do this - allowing the art to evolve even further. The Japanese learnt
to capitalize on the interest in this artform very quickly - opening up
nurseries dedicated solely to grow, train and then export bonsai trees.
Different plants were now being used to cater for worldwide climates and
to produce neater foliage and more suitable growth habits. Bonsai
techniques such as raising trees from seed or cuttings and the styling
and grafting of unusual, different or tender material onto hardy root
stock are also being further developed.
Bonsai has now evolved to reflect changing tastes and times - with a
great variety of countries, cultures and conditions in which it is now
In Japan, bonsai are highly regared as a symbol of their culture
and ideals. The New Year is not complete unless the tokonoma - the
special niche in every Japanese home used for the display of ornaments
and prized possessions - is filled with a blossoming apricot or plum
tree. Bonsai is no longer reserved for the upper-class, but is a joy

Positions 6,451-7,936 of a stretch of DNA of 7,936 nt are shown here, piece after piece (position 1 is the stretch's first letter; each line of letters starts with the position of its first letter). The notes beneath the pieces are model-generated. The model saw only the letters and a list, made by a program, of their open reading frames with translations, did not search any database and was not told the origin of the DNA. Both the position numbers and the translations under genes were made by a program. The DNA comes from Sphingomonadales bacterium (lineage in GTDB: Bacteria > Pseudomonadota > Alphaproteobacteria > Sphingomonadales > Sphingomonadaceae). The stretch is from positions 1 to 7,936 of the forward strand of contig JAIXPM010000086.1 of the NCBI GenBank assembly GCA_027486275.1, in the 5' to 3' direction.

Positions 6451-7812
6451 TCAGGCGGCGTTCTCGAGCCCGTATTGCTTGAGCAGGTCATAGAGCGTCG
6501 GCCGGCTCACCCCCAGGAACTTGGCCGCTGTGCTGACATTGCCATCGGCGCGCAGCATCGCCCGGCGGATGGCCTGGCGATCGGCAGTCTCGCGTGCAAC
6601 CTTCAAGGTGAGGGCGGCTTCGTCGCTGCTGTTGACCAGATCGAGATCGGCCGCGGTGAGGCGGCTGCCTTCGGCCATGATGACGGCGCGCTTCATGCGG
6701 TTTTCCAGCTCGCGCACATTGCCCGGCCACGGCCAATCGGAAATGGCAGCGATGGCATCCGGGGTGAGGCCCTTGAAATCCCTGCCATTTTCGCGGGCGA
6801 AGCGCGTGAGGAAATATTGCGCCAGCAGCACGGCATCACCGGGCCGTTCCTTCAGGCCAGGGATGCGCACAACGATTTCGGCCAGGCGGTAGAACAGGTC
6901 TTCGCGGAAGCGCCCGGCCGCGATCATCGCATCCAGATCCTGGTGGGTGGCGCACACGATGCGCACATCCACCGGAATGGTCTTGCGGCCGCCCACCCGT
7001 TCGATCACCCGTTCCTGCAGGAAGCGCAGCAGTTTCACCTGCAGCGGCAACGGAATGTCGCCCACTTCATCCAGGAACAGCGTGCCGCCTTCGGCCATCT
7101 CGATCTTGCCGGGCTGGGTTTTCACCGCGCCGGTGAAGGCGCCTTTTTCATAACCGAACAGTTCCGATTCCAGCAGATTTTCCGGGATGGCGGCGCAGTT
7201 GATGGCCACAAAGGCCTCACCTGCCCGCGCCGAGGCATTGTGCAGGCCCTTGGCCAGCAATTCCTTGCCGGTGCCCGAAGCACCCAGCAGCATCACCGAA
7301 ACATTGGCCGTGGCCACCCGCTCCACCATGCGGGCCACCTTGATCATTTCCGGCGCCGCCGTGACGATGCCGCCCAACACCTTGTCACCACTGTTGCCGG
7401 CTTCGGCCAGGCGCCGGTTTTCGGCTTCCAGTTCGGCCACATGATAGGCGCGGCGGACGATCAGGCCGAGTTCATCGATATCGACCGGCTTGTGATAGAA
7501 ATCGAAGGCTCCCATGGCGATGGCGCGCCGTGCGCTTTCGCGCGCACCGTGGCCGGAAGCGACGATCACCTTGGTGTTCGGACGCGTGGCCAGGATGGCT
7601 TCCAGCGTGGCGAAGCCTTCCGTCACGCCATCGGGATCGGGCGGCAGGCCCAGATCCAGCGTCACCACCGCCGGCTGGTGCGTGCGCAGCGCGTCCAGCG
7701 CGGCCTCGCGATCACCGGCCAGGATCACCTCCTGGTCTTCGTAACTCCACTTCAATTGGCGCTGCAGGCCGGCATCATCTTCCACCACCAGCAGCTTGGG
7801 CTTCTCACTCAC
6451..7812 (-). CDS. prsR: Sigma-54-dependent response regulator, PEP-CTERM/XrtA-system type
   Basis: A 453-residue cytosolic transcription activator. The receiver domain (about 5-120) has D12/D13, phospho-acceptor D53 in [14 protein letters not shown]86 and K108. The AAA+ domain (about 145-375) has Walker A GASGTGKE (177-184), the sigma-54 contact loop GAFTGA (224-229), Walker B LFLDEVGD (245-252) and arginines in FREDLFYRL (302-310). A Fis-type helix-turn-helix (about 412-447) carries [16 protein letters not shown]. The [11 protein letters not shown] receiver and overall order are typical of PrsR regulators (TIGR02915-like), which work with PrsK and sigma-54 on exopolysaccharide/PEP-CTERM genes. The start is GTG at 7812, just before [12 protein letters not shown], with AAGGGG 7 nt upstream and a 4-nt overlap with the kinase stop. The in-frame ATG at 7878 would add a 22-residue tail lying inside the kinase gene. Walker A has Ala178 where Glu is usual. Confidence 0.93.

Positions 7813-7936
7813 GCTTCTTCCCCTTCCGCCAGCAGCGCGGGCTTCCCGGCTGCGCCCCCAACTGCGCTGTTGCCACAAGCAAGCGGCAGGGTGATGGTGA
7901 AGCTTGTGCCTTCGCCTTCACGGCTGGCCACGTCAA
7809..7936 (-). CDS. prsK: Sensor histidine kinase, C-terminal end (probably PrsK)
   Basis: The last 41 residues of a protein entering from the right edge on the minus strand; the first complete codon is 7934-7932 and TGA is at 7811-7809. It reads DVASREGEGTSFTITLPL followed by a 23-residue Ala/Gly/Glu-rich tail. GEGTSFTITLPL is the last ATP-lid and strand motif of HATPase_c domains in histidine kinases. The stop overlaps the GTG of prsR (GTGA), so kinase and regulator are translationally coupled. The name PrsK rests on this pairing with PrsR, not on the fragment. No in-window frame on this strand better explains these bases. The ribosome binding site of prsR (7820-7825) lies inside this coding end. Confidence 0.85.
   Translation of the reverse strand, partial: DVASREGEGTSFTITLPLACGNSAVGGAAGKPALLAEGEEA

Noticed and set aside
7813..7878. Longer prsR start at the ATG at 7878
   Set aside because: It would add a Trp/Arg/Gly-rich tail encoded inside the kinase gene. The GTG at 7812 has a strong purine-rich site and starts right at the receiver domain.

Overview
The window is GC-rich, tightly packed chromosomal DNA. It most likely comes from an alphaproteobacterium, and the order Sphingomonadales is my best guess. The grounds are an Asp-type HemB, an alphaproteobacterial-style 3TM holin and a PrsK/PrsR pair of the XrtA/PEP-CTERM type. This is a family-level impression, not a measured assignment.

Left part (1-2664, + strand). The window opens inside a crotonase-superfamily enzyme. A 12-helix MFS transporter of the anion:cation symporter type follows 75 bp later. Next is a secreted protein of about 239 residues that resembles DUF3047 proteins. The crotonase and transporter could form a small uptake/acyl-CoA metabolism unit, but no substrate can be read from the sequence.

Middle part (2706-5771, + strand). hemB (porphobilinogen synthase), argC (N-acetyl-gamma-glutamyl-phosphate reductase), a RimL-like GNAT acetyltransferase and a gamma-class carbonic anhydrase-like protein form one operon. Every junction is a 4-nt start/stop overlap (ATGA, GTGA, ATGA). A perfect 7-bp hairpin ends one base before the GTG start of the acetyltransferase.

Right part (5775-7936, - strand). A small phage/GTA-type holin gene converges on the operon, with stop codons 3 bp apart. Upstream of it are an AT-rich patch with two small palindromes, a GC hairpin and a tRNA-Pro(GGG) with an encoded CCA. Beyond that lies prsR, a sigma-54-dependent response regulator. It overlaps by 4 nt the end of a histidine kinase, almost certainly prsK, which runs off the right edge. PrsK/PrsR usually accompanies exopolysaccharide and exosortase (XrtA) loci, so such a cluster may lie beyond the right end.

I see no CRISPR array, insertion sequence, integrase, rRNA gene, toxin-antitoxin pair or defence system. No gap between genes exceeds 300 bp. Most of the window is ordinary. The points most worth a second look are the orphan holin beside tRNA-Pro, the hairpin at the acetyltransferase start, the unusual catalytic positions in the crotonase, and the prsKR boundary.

shared by executive and factory worker alike.
The Japanese focus on using native species for their bonsai -
namely pines, azaleas and maples (regarded as the traditional bonsai
plants). In other countries however, people are more open to opinion.
The evolution of bonsai over the past two centuries is truly amazing -
now a well known and respected horticultural artform that has spread
throughout the world from Greenland to the U.S. to South Africa to
Australia. It is constantly changing and reaching even greater heights,
representative of how small the world is really getting.